Israel fires missiles at Jenin camp, witnesses say
JENIN, West Bank (CNN) -- Israeli forces launched a missile strike on the refugee camp in the northern West Bank town of Jenin early Monday, witnesses said.
Around 12:30 a.m. (6:30 p.m. ET Sunday, the Israeli forces used loudspeakers to call on residents to evacuate, saying they were preparing to strike the camp. Some residents refused to leave and were evacuated by force, but a majority were still in the camp when the strike began, according to residents who spoke to CNN.
At least 19 missiles have been fired into the camp from Israeli helicopter gunships since the action began around 1 a.m., Palestinian sources said. Residents said the camp was quiet by 4:15 a.m.
The camp, which covers less than a square mile, is home to about 15,000 people.
Palestinian sources said the men who were evacuated were separated from the women and children and removed to an unknown place.
The Israel Defense Forces said it made the loudspeaker announcement to armed terrorists, urging them to surrender in order to prevent further injury. That led more than 150 men to turn themselves in, the IDF said.
The Israeli military sources had no comment on the missile strike.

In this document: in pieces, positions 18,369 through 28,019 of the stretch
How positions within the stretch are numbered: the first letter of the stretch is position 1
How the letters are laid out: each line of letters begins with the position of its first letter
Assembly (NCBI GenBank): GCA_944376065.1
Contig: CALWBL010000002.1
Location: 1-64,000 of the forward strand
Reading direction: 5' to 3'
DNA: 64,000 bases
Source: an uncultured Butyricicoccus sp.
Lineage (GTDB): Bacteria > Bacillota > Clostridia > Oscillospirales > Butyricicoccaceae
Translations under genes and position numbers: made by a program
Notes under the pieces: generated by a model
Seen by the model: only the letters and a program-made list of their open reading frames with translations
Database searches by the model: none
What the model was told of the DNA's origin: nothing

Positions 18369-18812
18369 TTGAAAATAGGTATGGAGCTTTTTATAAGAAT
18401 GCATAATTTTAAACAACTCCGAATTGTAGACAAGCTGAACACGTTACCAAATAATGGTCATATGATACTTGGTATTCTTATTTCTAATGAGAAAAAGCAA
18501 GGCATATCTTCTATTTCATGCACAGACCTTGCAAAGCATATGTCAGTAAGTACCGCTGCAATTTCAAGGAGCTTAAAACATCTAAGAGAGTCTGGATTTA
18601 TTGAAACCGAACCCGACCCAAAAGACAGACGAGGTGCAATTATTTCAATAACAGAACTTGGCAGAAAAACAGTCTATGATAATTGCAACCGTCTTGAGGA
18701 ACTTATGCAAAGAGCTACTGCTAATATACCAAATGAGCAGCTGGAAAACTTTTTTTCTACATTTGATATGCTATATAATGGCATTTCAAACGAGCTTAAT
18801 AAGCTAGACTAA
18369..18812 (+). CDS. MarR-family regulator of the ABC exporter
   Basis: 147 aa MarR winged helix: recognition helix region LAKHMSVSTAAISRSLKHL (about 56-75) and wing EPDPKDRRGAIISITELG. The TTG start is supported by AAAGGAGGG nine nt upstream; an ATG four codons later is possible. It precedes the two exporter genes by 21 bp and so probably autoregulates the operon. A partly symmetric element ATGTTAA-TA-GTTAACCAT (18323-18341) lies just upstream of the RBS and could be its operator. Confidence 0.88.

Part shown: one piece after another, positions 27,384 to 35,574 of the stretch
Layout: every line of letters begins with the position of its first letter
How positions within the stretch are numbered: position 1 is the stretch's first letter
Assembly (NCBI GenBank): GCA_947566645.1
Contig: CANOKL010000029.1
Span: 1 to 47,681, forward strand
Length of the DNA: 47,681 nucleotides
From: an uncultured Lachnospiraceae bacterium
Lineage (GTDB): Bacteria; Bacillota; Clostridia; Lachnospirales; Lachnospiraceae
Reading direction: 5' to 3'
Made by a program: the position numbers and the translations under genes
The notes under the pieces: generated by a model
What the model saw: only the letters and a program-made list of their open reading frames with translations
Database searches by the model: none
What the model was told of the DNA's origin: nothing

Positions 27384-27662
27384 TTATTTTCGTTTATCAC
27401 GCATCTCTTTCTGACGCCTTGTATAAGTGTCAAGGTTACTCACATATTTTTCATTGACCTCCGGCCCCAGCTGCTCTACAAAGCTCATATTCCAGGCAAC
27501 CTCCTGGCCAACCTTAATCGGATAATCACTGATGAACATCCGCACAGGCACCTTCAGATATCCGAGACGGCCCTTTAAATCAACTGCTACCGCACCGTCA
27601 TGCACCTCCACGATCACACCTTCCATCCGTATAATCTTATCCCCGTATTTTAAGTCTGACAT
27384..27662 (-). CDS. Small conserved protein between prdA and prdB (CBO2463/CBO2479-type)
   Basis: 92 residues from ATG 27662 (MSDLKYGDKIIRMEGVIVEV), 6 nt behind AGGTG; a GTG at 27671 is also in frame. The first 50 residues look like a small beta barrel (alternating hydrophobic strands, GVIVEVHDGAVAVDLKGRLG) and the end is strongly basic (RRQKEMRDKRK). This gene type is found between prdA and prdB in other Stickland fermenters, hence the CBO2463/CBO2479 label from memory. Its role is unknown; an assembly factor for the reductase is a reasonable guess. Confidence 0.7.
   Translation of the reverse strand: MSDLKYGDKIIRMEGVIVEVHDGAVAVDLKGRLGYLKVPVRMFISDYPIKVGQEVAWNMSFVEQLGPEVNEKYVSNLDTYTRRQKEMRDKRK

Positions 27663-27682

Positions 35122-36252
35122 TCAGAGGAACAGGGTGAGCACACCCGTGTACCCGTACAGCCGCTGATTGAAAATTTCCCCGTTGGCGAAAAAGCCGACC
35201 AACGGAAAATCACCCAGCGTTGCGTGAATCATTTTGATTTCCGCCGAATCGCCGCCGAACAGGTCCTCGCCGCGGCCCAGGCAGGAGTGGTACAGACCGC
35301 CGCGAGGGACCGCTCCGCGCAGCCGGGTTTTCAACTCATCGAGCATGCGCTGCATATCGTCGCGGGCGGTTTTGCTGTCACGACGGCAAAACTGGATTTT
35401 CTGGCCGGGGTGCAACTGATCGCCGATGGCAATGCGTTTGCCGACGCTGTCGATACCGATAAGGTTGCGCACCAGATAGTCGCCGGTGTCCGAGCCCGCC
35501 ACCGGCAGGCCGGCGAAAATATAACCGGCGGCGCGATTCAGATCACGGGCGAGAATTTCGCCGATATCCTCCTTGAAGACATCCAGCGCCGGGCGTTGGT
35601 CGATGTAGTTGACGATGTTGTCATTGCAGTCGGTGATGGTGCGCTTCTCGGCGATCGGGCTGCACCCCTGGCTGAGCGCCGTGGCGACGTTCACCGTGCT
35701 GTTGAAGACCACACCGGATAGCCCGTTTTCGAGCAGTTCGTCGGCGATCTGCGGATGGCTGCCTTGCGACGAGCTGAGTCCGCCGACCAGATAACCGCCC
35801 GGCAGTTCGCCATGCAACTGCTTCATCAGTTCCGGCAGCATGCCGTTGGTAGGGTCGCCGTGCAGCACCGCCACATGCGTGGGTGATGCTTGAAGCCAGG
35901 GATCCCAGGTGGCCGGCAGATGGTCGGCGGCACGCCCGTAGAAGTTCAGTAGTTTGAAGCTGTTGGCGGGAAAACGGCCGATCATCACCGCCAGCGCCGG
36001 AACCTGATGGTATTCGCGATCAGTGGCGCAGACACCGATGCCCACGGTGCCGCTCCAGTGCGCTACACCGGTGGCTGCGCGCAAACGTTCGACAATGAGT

The IDF said searches in the camp turned up explosives labs, Qassam rockets, an unexploded car bomb and mortar shells.
Fighting in Jenin began late last week, but casualty numbers have been difficult to verify because journalists and ambulances have been kept out of the camp.
The latest attack comes after Israeli officials said they expected to complete their offensive in Jenin and Nablus, the largest city in the West Bank, within days under heavy U.S. and international pressure for a withdrawal.
"I expect it to end today or tomorrow," Maj. Gen. Dan Harel, head of the Israeli army's operations section, said Sunday. "It depends on the amount of civilians that are within the area. We don't want to hurt them, so we are working very slowly."
Israeli troops have taken control of six Palestinian towns in the West Bank since the offensive began March 29. The offensive began during a wave of Palestinian suicide bombings over the Passover holiday. Israeli officials have said their goal is to capture the terrorists' weapons and destroy their bomb-making capability.
President Bush on Saturday called for an Israeli pullout "without delay" and delivered the message personally in a phone call to Prime Minister Ariel Sharon. In response, Sharon issued a statement that said Israel was conscious of the U.S. desire for it to wrap up the offensive "as expeditiously as possible."
As Israel launched the early-morning assault, the U.N. Security Council repeated its call for Israeli forces to pull out of Palestinian cities without delay. But Sunday, Israeli military officials said they had received no orders from the government to halt their operations.
At Sunday's weekly Cabinet meeting, Sharon said the army operations were "decisive" to Israel's hopes of living in peace, and made no mention of a timetable for a withdrawal.